Fun Size review

In spite of its pedigree, teen-friendly Halloween comedy Fun Size is more miss than hit, Caroline writes...

For those acquainted with Josh Schwartz’s television work (most notably The O.C., Gossip Girl, and Chuck), the prospect of a teen-friendly Halloween comedy might seem an exciting and intriguing one. Fun Size‘s trailer looked pretty good, too, if a little skewed towards the younger demographic, but it turns out that two-and-a-half minutes captured the idea and its potential better than a 90-minute movie can.

Fun Size is disappointing all the way through – infuriating at certain points, but sweet and snarky at others. It’s a mish-mash of good ideas and bad execution fighting it out, and the film comes off just a bit little odd as a result.

This is Schwartz’s feature debut, and also Nickelodeon’s first 12A production. Starring Victoria Justice (Victorious), Jane Levy (Suburgatory), Thomas Mann (Project X), and Osric Chau (Kevin in the current season of Supernatural), Fun Size is about four friends on the hunt for Wren’s (Justice) little brother on Halloween night. the film certainly has its teen-friendly star quota down. But there’s also Chelsea Handler as Wren’s mother, and Johnny Knoxville in an uncredited cartoon villain role, presumably aiming for recognition from an older crowd. The film sees the four teens search high and low for little Albert (Jackson Nicoll), who they must return before his mother finds the house empty.

Hilarity and hijinks ensue throughout the night, and the prospect of a missing child is never offered the gravity it might deserve. Paedophile gags and the repeated kidnapping of a mute eight-year-old child are glossed over in a steadfastly light-hearted way, as if the film is determined to bring the risqué humour but unwilling to properly follow it up. Most of the jokes in Fun Size just hang there with no helpful context or recurrence, and it thus reads like an unfinished draft of a film rather than a slick production from people who’ve made careers out of working with similar material.

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As lovely and capable as Victoria Justice is, Wren isn’t really the star here. Serving as the figure around which everyone else orbits, our eyes are drawn more to the brilliant collection of supporting characters on show. Jane Levy – who might to be the next big thing with a role in the forthcoming Evil Dead remake and a hit US show to call her own – shines the brightest as sarcastic best friend April, providing a vitally shallow perspective while she attempts to ensure social ascension in spite of the various crises plaguing the group. Mann again plays the nice guy caught up in situations much more exciting than he is, and Chau overcomes the ‘eccentric best friend’ clichés his character at first seems trapped in.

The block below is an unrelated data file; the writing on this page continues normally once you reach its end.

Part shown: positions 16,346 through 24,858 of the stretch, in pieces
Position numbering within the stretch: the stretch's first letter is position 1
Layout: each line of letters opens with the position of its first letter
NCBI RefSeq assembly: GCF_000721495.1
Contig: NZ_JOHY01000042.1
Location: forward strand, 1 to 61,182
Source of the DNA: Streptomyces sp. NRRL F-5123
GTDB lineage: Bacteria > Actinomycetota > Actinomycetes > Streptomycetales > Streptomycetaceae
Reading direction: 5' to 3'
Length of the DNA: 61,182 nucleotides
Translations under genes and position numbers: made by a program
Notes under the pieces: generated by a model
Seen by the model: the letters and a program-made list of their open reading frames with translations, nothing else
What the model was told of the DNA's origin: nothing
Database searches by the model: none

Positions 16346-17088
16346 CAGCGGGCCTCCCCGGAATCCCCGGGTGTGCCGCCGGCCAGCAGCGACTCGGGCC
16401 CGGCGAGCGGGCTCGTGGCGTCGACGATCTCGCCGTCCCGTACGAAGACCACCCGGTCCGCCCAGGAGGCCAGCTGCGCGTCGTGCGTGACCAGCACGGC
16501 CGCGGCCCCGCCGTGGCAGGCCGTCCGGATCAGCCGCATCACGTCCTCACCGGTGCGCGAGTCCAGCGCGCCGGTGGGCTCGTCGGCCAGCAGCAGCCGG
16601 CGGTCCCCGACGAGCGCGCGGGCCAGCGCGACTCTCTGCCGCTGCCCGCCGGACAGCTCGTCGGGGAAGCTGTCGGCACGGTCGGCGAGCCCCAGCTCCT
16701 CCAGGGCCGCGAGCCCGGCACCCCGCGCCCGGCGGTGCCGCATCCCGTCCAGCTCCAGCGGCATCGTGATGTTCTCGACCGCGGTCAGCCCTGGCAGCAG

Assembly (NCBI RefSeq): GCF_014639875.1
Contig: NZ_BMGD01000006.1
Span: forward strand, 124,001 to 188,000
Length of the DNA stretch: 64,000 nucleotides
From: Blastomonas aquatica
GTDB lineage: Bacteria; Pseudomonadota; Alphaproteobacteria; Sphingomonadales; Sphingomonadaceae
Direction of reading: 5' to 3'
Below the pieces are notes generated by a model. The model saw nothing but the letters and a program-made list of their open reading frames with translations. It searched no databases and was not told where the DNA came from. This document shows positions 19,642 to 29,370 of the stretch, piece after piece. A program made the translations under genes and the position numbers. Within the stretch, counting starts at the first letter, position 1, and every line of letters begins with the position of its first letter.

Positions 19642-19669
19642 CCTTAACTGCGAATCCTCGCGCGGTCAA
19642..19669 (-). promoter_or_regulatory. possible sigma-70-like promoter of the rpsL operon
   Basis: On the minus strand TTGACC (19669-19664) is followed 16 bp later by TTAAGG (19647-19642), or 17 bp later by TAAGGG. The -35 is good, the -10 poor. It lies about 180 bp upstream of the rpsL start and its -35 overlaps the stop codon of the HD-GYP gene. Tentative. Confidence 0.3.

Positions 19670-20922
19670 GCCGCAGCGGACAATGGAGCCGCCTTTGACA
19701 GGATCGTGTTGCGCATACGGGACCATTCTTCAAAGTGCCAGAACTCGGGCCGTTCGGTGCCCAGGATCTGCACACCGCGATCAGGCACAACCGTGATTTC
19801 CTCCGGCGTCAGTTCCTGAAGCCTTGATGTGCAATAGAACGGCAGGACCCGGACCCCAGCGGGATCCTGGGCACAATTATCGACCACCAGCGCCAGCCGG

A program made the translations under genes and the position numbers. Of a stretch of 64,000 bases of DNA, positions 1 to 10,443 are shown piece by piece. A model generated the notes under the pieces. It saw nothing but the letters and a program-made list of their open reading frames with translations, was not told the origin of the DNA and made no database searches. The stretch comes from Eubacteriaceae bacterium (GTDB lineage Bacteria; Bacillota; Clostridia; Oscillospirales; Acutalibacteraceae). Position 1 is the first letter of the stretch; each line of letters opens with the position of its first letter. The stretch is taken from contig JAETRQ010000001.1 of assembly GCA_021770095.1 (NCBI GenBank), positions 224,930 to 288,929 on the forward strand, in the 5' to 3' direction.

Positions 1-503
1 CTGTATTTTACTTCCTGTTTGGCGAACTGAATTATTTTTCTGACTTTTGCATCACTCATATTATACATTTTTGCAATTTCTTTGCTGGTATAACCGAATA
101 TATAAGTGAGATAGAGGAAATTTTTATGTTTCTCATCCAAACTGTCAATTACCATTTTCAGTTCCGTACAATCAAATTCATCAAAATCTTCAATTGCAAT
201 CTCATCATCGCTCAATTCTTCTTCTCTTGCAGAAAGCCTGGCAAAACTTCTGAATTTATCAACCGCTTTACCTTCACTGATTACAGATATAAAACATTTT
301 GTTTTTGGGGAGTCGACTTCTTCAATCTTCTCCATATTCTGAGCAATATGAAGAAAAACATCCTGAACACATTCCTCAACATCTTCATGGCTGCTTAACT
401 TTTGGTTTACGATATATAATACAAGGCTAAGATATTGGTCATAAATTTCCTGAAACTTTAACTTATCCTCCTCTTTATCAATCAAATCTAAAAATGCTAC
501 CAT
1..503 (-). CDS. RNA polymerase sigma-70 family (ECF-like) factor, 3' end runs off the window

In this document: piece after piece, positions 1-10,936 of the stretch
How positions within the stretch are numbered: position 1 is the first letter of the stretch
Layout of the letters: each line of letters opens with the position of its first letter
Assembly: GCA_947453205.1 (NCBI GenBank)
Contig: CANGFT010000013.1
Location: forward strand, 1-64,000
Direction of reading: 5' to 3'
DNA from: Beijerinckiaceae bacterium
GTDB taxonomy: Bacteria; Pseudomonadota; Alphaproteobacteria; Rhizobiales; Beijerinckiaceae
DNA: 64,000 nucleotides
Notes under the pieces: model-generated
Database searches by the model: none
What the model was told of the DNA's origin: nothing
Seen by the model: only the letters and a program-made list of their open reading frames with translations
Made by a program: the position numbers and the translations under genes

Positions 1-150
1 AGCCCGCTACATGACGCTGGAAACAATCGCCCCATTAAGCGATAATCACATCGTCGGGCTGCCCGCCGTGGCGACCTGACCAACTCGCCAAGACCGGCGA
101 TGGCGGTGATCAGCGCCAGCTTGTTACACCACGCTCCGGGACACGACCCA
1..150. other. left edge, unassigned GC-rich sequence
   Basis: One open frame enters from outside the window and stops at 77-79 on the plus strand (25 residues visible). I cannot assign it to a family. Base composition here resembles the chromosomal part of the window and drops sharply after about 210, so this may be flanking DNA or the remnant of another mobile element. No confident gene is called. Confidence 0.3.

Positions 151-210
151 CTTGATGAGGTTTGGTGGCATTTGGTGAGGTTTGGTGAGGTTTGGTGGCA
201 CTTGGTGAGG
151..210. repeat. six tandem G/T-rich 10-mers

As already mentioned, Fun Size aims to be a comedy first and foremost, and does include some mild chuckles. They’re too few and far between, though, and some of the attempts at raunch or references to more risqué topics seem far too tame for the desired audience. This is the film’s big problem, since the film isn’t really suitable for young kids but seems far too juvenile for those older than the 12A certificate. It’s a massive missed opportunity, since the setup easily recalls better films like Superbad or teen capers of the same sort, but comes across much more like the kid-friendly Home Alone. The tone is all over the place, too, with surreal comedy mixed with schmaltzy emotion with little space or warning between.

Fun Size is a big disappointment for fans of Schwartz, fans of the various well-loved stars, or those looking for a holiday-themed comedy to permeate the sub-par horrors we get at this time of year. With the wealth of talent involved it really should have been better, but doesn’t hit the right notes with its comedy elements or its teen-friendly stab at zany adventure. Anyone outside of the core group of characters seems to belong in a Nick Jr show, and that might have been where Fun Size would have found its niche. It’s interesting to see them try to target an older audience, but will probably end up pleasing no one at all. 

Fun Size is out now.

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2 out of 5